I bought my car used, with 123,000 miles on it and it has driven pretty well. It has survived track days, autocrosses, and daily driving in Atlanta.

Over the last two years though, I noticed two things:

  1. The car felt a lot like a go-kart
  2. Leaving garages or hitting speed bumps would sometimes bottom out the vehicle if I did not let the suspension rest.

Debating Between Coilovers and Stock Spring, Struts

I debated over buying a set of coilovers, Bimmeworld.com sells and supports ISC coilovers, they have a review in e46fanatics of surviving 5 years of heavy track use. And they’d be height, damper, and preload adjustable. And they are a Chinese import so they were the same price as…

What I went with, Koni Special Actives (formerly FSDs). I decided to go with these because, despite a willingness to track my car, mostly drive on streets. Tirerack has a great analysis of the special Active’s too, where they performed as well as the Koni Sports (a known good option), and were hypothesized to perform even better.

I also kept the stock springs, which had no signs of damage, partially because of ride height concerns. Having the factory ‘sport’ package means understanding that new springs will lower the car 3″ intimidating, but also unclear. And, performance wise, I just want that stock feel.

The Install

So, over Christmas, my shop mechanic (my father) and I bonded installing a new suspension. A task we’d done before on my 1989 Mazda RX-7 and he had done on his 1974 260z and 1999 Nissan Maxima. In all, the most of the work in the rear was removing the carpet — seriously, it took about 20 minutes otherwise bc they aren’t coilovers – and probably about 2 hours on the fronts (at a calm pace).

Based off of some suggestions, I spent a little extra on common wear items and some reeforcement plates. The stock sway bar end links that connect to the shocks are plastic and have a rubber boot; so the upgrade to a metal joint, an HD rod, and fresh rubber was obvious. The front and rear, but especially the rear strut mounts are known to wear out at the bushing, so I upgraded the rears to an American made aluminum and poly mount. The front strut sheet metal is also a known weak point – which I’ve countered on the front and rear with strut braces – but now I added steel reinforcement plates, basically big washers.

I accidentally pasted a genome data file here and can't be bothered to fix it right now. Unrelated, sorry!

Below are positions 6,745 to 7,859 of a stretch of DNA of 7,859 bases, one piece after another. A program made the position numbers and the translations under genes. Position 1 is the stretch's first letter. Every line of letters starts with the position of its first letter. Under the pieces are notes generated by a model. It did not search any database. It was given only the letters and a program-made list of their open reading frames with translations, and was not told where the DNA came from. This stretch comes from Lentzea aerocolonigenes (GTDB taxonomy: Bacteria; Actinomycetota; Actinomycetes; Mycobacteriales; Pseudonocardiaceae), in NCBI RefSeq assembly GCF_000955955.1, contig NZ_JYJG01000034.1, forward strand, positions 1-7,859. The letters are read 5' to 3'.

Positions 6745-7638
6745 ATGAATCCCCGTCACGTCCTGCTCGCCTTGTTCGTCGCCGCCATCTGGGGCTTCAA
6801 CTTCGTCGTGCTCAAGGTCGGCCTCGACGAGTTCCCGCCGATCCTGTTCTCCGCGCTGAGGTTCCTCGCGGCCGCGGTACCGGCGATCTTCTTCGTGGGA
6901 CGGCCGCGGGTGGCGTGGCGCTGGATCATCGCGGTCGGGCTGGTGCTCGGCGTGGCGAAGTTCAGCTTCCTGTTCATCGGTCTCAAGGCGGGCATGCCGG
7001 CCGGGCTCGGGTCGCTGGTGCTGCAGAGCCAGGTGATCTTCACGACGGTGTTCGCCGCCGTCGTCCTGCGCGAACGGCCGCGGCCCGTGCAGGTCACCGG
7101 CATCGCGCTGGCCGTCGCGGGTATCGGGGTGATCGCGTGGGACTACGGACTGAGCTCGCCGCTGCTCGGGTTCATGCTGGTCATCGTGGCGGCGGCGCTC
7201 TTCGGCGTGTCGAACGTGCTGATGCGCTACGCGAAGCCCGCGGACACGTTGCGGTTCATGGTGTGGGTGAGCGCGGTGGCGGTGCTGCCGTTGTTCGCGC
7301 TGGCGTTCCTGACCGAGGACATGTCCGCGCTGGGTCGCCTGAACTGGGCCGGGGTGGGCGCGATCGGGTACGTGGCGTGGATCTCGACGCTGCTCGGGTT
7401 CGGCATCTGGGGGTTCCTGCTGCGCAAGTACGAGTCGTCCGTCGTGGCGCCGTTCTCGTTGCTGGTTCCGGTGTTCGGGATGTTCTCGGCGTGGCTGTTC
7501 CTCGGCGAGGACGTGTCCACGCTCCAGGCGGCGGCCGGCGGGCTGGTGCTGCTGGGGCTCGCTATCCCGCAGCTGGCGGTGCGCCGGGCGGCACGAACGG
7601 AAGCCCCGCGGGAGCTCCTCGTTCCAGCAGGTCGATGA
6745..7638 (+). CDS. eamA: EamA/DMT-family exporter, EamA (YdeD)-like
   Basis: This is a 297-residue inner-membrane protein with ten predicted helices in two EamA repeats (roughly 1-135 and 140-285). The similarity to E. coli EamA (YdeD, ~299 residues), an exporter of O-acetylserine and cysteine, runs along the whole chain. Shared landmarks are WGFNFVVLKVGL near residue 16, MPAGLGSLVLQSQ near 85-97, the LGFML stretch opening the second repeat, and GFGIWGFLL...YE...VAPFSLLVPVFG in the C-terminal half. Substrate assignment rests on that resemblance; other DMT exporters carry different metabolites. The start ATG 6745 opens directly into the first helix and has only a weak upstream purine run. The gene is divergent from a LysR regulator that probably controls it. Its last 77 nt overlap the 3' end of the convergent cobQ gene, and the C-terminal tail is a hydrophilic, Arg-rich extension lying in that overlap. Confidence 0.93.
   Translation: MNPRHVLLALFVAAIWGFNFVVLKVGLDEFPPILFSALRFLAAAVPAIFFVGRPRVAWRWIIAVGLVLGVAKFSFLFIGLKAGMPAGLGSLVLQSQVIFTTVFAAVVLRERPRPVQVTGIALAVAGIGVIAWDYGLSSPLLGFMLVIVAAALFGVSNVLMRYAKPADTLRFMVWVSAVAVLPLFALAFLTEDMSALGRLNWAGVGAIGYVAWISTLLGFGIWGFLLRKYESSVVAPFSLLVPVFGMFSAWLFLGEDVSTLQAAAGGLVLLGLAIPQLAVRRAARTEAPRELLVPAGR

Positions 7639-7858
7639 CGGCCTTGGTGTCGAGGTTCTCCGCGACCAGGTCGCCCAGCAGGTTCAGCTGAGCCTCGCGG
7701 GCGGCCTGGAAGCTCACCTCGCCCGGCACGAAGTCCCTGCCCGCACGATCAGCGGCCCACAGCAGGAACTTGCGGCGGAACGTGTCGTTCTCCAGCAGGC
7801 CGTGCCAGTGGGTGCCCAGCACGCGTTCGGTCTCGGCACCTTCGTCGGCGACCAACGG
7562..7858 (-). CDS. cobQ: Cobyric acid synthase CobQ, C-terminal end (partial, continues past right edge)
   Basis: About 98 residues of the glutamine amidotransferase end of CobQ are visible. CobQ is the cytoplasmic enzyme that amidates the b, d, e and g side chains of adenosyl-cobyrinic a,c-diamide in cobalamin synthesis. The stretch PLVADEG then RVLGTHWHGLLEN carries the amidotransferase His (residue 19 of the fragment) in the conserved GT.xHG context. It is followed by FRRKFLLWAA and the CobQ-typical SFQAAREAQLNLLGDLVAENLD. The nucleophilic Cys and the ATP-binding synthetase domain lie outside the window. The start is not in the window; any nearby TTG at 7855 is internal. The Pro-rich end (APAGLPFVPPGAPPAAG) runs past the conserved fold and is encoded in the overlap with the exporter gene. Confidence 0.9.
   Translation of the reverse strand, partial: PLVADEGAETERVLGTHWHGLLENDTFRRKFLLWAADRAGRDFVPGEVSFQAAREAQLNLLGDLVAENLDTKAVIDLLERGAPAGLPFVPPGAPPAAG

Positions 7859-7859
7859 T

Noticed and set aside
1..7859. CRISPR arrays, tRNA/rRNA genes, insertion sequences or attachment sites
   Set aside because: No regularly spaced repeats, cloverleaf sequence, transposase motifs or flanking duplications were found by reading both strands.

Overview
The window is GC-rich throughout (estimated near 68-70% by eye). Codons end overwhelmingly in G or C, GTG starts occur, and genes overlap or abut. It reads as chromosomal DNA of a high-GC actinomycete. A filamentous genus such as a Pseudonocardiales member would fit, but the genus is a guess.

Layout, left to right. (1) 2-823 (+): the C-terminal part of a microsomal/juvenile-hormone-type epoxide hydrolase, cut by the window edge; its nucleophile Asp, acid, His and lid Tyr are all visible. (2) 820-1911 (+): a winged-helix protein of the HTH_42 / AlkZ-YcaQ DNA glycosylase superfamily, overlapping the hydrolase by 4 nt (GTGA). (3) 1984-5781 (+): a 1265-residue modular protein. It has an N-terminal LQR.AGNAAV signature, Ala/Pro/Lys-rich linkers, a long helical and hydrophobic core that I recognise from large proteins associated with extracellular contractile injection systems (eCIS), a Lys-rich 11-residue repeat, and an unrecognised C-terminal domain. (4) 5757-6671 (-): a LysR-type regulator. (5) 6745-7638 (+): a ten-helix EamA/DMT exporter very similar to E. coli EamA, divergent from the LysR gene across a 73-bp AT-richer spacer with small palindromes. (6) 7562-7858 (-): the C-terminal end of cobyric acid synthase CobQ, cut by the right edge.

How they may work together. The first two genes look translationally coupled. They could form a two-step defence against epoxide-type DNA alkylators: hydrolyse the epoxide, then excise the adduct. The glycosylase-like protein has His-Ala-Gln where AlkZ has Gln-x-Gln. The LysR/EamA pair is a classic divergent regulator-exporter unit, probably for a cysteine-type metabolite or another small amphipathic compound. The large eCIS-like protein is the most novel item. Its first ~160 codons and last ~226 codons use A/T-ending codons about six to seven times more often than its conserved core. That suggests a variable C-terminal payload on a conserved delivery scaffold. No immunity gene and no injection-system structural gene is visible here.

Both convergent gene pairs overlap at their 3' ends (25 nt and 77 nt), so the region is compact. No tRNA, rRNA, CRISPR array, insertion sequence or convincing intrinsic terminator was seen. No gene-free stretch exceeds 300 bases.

The Results

Well, I’m writing this post, and based off my introduction, you can probably already guess, but,

new struts are one of the best investments for a used car.

I say that, and even though I knew it from a similar experience in the RX-7; we start driving a new to us car and it feels okay, then it degrades slowly, but without objective ways to know it (oil leaking out of a strut, always bottoming out) it’s hard to know how much of an improvement it will be.

e46fanatics thinks that the stock 330i Sach’s struts start showing their age before 50k miles. And, on dis-assembly, at 170k miles, my rears were shot and running on the bump stops; the fronts were somewhat alive in those regards.

Now, my car doesn’t bottom out when leaving the parking garage bumps. It doesn’t squat when I accelerate. It shifts more smoothly. And it definitely corners at speeds better. And it feels a little bit less like a go-kart.